To be widely used, currency has to be stable, Barel said. “If there will be a great demand for the currency, the association will mint coins, sell them, take the amount cashed in, and add it to the reserve. If there is a surplus of coins, the association will be able to cash out some of the reserve, use it to buy coins, and take them out of circulation,” he explained

 

“We do not need a monetary policy,” Barel said. “We rely on the policy of global banks. We will use the leading global currency to dictate Libra’s valuation. Our goal is to make owning and paying with Libra accessible to everyone, in terms of both distribution and cost.”

 

While Facebook may attempt to deny the statement, the mechanism Barel speaks of de facto makes Libra a central bank, similar to the Federal Reserve. A monitory body that can mint new currency and regulate its valuation—and one whose power and influence will be determined by consumers. If both consumers and businesses adopt the new coin gladly, it could turn the association into one of the global economy’s most powerful entities, with the sort of power once reserved only for nations.

 

“Success, to us, means that in 50 years we will account for 5% of all global payments,” Barel said, adding that while Libra aims to be a main player, it does not plan for a day when it will no longer have to rely on the world’s leading currencies.

 

But Libra has a few things already going for it compared to existing cryptocurrencies. The Calibra wallet will be available as an independent app, but also as a feature on Facebook’s messaging apps Messenger and WhatsApp, which have 1.3 billion and 1.6 billion users, respectively. This could mean, Libra may turn into the most-used cryptocurrency in the world on the very first day of its release.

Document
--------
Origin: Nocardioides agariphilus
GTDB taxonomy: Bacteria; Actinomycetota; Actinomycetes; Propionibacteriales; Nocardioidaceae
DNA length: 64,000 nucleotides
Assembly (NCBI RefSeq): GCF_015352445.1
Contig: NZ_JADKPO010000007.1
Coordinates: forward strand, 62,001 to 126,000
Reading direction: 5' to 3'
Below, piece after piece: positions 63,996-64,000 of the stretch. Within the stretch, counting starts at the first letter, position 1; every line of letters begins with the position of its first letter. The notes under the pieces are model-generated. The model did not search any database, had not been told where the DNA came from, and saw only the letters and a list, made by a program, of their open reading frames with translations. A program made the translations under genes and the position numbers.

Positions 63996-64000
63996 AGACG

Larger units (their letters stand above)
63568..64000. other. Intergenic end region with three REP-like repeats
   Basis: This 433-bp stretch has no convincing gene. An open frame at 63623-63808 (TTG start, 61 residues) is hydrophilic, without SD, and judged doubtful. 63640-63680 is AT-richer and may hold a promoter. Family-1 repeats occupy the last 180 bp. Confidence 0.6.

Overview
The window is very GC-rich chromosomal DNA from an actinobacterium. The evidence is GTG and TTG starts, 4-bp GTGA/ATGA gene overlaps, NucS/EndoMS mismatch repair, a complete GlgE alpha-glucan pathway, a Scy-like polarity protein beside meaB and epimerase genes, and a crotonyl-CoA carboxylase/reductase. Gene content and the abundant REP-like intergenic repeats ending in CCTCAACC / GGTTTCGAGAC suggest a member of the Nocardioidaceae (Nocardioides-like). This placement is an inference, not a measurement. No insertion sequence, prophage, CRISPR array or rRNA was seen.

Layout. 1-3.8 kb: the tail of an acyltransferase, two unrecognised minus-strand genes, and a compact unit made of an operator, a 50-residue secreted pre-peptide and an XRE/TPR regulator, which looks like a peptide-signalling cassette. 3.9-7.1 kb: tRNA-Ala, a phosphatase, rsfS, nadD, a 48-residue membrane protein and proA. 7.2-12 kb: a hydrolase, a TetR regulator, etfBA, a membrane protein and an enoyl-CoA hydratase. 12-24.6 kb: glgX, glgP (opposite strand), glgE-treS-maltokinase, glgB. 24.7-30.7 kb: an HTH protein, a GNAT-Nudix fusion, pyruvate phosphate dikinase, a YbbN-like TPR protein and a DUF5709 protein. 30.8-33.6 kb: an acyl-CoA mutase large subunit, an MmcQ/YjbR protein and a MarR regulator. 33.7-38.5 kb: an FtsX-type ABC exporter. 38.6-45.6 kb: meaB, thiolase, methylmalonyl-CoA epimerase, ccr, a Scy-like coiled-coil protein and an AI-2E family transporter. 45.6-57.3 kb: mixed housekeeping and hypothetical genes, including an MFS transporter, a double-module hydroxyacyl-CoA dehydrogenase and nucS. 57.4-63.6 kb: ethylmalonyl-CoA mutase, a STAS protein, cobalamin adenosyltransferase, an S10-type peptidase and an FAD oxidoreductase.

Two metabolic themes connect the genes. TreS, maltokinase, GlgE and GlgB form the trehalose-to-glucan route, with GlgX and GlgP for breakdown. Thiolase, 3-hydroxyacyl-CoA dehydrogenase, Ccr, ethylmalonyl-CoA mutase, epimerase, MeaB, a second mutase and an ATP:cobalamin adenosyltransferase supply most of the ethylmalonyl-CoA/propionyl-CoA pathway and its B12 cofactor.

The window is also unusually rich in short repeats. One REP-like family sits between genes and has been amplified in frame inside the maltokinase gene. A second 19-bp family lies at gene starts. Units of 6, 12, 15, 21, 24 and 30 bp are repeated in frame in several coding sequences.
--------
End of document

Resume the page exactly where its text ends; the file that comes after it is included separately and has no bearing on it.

The Libra blockchain will also be open source, enabling Facebook’s partners, as well as independent developers, to create their own tools for Libra. “As of day one, users will have alternatives and service providers will compete with one another,” Barel said.

 

To encourage users to choose Libra over other currencies, the association intends Libra to be used mainly in locations where financial services are either inaccessible or very expensive, Barel said. One example is the relatively high fees attached to payments, which make micro-transactions not worthwhile. “Think about countries where people cannot easily gain access to a bank, or where there is no trust in the local currency, for example, countries with a high rate of inflation,” he said. “This is an opportunity for such people to gain access to a currency that relies on the world’s strongest coins.”

 

The founding members of the association, many of whom are significant financial organizations and payment processing service providers, are a vote of confidence in Libra, Barel said. “It is a statement about how they see the future.”

 

 

Like any innovative, groundbreaking venture, Libra could end up an expensive, embarrassing failure. But there are better than fair odds that Libra will succeed and become an accepted currency. It is not unlikely that in the future, when making a purchase on Booking.com or eBay, users could choose to pay in dollars, euros—or Libra. A wide variety of businesses and entities might find their own uses for the coin, putting their trust in the powerful players that make up the Libra Association.

 

Libra’s 2020 launch could be a turning point for the global economy, one that will turn Facebook and its partners into key influencers in the global financial system—and raising a whole new host of regulatory, legal, and even ethical question that countries and global systems will have to face.